A day in the life of a traveller (Bhutan Diaries Part two)

Apple picking, making new friends and monkeying around

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Thimphu is beautiful. No, I’m not exaggerating

Being a tourist is fun. But, have you ever been a traveller?

This post is a continuation of my Bhutan story — an ode to the wonderful times I spent in the Land of Thunder Dragon.

This is about the day my friend Vipasha and I spent roaming the streets of Thimphu. No, not the tourist spots, but the lanes around our AirBnb, the little villages obscured from view, interacting with locals and having one of the most beautiful days of our lives.

The day started with our hosts at the AirBnB very generously cooking us a hearty breakfast of Ema Datshi (sauteed capsicum and cheese) with rice. Bellies full, we set on our little adventure.

The first friends we made were Rocco and Taffy — two absolutely adorable balls of fluff that wagged their tails and ran up to us as we stepped out. The dogs belonged to a neighbour and were so full of energy, that running around and playing with them tired us out.

Nevertheless, it was a lot of fun.

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The two new friends I made who I’ll remember for the rest of my life- Rocco and Taffy

Then, we walked around clicking pictures. Our AirBnB was some way up a mountain, and the road down to the village below offered a breath-taking view of the city. We stood on the edge of the trail, looking down on the Thimphu valley surrounded by hills. Hundreds of houses that appeared like lego blocks dotted the city in its entirety. The magnificent Thimphu river snaking around the lush greenery was a sight for sore eyes. Clouds as white as cotton candy adorned the hills like a dreamy wreath. The morning sun was so bright, it seemed as if light emanated not just from the sky, but from every perfect blade of grass on the valley below.

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I wish my limited photography skills could capture the beauty in front of my eyes

After admiring the scene, we walked on. Two little children were playing ball in the courtyard of a house supervised by their mother. We waved to them and all three of them waved back. She told us something in a language we couldn’t understand. So, she walked up to us and beckoned us in. We stood there for a while, hesitating, not sure how to respond. But one of the kids threw a ball to Vipasha, gesturing her to pass it on to me.

How could you say no to a rosy-cheeked child with excitement glistening in his eyes?

We stayed and played till we could play no more, then, we waved them a cheery goodbye and made our way downhill.

We found a hamlet nestled among the foothills. The houses were small, the courtyards adjoining them green and full of trees that we didn’t know the names of. Quite unexpectedly, we walked into a small orchard of apples. There was an old man wrapped in a red shawl who was seated near the gate. When he spotted us, his wrinkled face split into a wide grin as he opened the gate and invited us in. Awestruck, we looked around- there were a few women carrying baskets who smiled at us and gestured with their free hands towards the orchard. Taking it to be a sign of welcome, we walked in.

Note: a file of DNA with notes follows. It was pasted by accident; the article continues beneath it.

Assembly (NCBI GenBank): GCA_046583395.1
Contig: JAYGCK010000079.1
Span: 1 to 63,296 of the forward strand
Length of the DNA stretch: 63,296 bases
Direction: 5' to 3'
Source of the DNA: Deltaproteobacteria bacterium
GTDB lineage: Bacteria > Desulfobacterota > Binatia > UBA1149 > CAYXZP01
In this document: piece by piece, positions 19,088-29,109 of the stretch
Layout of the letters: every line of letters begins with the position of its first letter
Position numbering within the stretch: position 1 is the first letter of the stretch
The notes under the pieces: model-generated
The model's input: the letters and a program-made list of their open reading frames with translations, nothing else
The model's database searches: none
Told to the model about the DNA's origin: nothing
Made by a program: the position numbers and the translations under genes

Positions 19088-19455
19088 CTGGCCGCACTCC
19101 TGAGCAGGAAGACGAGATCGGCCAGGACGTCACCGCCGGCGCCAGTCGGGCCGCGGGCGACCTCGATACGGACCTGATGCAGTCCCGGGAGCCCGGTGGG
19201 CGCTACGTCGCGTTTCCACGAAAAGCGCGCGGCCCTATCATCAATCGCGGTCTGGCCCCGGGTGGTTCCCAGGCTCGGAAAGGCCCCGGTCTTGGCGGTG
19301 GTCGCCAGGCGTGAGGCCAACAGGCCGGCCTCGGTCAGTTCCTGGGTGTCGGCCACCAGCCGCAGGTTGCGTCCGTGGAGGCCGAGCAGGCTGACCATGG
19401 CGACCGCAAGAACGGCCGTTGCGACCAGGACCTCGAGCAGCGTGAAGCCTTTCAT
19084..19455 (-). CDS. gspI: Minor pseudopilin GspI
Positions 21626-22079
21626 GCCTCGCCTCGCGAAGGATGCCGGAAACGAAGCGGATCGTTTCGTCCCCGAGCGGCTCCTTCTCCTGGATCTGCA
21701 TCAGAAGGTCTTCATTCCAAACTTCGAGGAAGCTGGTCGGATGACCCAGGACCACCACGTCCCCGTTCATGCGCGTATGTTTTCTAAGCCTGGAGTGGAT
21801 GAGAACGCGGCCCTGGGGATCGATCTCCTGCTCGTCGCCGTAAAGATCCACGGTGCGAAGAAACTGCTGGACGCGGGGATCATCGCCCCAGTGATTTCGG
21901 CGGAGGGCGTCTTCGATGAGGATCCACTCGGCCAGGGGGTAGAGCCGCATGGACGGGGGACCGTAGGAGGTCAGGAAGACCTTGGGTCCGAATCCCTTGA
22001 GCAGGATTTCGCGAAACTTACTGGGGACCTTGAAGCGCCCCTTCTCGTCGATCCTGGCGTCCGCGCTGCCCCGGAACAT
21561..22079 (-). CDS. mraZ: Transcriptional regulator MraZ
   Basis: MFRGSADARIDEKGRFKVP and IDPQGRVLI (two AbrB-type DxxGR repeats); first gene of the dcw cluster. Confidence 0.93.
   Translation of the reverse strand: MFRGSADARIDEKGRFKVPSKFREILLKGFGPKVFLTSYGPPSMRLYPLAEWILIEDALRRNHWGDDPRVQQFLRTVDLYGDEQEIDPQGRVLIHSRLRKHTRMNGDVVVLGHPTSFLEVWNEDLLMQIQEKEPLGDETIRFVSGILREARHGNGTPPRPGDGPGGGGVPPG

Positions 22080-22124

Instantly, we were greeted with the overwhelming scent of freshly-cut grass and ripe apples. It was a sight to behold — those trees with thin branches, each drooping with what seemed like a hundred bright-red apples.

The old man spoke to us, but, when we couldn’t understand what he was saying, he walked up to a tree, picked an apple from its branches, bit off a mouthful and started chomping in glee. This was too good an offer to turn down. The generosity and kindness of the Bhutanese people surprised us.

We took two apples each, thanked the man as profusely as we could, and walked out of the orchard.

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I captured Vipasha plucking an apple straight from the tree

Those apples were red and ripe, each bite dripping with sweet juice. They were delicious. I think my smile says it all.

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After apple-picking

It was almost evening now, and though we were giddy with happiness, it was time to return to our AirBnB. The rest of our friends had spent the day indoors playing cards. We joined in as soon as we arrived. It was a wonderful evening, made better by a special treat we had asked our cab driver to purchase for us.

Alcohol is dirt-cheap in Bhutan. Also, the local brands of peach and red wine are tastier than any I’ve had before. Let’s suffice to say the night ended on a high.

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Beer and card games go hand-in-hand, don’t they?

Thimphu offered us wonderful experiences. This was just a glimpse into the wonder and merriment the country has to offer.

Vipasha and I adored the place. And before we packed up and left for Paro, we had to click a picture that expressed our love for the city.

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Love silhouetted against the Thimphu skyline

Paro was another wonderful place, another spectacular adventure. I will write about the city soon. Till then, stay tuned, and join my email list to keep in touch.

Written by

Published author, Engineer, 2x Quora Top Writer. I write about books, feminism & personal development. anangsha.substack.com | IG: anangsha_

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